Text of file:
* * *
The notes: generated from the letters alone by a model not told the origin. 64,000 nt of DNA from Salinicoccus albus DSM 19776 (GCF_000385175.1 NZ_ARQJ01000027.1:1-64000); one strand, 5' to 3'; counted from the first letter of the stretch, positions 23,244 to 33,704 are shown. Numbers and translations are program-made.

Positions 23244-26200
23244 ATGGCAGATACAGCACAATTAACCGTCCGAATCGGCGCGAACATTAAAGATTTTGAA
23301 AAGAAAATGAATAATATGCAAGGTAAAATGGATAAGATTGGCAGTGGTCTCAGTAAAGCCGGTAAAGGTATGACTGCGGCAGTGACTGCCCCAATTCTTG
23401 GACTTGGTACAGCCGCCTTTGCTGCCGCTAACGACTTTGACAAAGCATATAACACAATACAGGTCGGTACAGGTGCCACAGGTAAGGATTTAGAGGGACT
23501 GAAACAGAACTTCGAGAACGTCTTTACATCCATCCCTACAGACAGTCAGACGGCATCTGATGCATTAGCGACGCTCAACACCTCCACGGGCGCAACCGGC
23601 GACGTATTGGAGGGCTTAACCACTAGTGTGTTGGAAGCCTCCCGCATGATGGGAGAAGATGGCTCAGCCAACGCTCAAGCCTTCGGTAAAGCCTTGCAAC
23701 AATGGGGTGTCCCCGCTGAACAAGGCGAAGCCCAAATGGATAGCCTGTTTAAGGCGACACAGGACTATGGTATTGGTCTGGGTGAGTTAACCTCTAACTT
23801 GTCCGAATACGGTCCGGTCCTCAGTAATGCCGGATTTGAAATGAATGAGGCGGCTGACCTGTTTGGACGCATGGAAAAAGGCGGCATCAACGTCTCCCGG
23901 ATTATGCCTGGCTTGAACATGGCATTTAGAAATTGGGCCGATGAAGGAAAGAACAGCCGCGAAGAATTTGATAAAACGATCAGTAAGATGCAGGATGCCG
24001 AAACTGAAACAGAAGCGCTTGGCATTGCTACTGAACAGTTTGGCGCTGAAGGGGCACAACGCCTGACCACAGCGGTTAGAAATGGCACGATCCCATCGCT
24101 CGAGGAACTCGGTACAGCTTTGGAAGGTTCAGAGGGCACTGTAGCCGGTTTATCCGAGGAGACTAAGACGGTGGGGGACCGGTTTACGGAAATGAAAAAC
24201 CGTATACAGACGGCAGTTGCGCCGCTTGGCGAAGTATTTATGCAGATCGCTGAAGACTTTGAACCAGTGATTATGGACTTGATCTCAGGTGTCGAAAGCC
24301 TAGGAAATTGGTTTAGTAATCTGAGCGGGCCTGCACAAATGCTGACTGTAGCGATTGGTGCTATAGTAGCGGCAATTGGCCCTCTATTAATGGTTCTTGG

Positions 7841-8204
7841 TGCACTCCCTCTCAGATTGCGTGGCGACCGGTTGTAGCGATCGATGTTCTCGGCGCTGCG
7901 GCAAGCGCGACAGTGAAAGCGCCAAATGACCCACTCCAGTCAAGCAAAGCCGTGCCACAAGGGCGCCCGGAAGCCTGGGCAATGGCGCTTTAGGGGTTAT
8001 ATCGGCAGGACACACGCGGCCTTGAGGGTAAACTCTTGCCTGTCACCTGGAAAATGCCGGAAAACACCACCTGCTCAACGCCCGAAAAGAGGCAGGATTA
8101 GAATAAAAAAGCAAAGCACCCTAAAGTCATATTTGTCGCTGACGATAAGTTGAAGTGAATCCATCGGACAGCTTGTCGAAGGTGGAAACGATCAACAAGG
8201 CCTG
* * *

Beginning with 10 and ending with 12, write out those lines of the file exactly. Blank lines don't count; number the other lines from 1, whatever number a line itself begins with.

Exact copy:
23901 ATTATGCCTGGCTTGAACATGGCATTTAGAAATTGGGCCGATGAAGGAAAGAACAGCCGCGAAGAATTTGATAAAACGATCAGTAAGATGCAGGATGCCG
24001 AAACTGAAACAGAAGCGCTTGGCATTGCTACTGAACAGTTTGGCGCTGAAGGGGCACAACGCCTGACCACAGCGGTTAGAAATGGCACGATCCCATCGCT
24101 CGAGGAACTCGGTACAGCTTTGGAAGGTTCAGAGGGCACTGTAGCCGGTTTATCCGAGGAGACTAAGACGGTGGGGGACCGGTTTACGGAAATGAAAAAC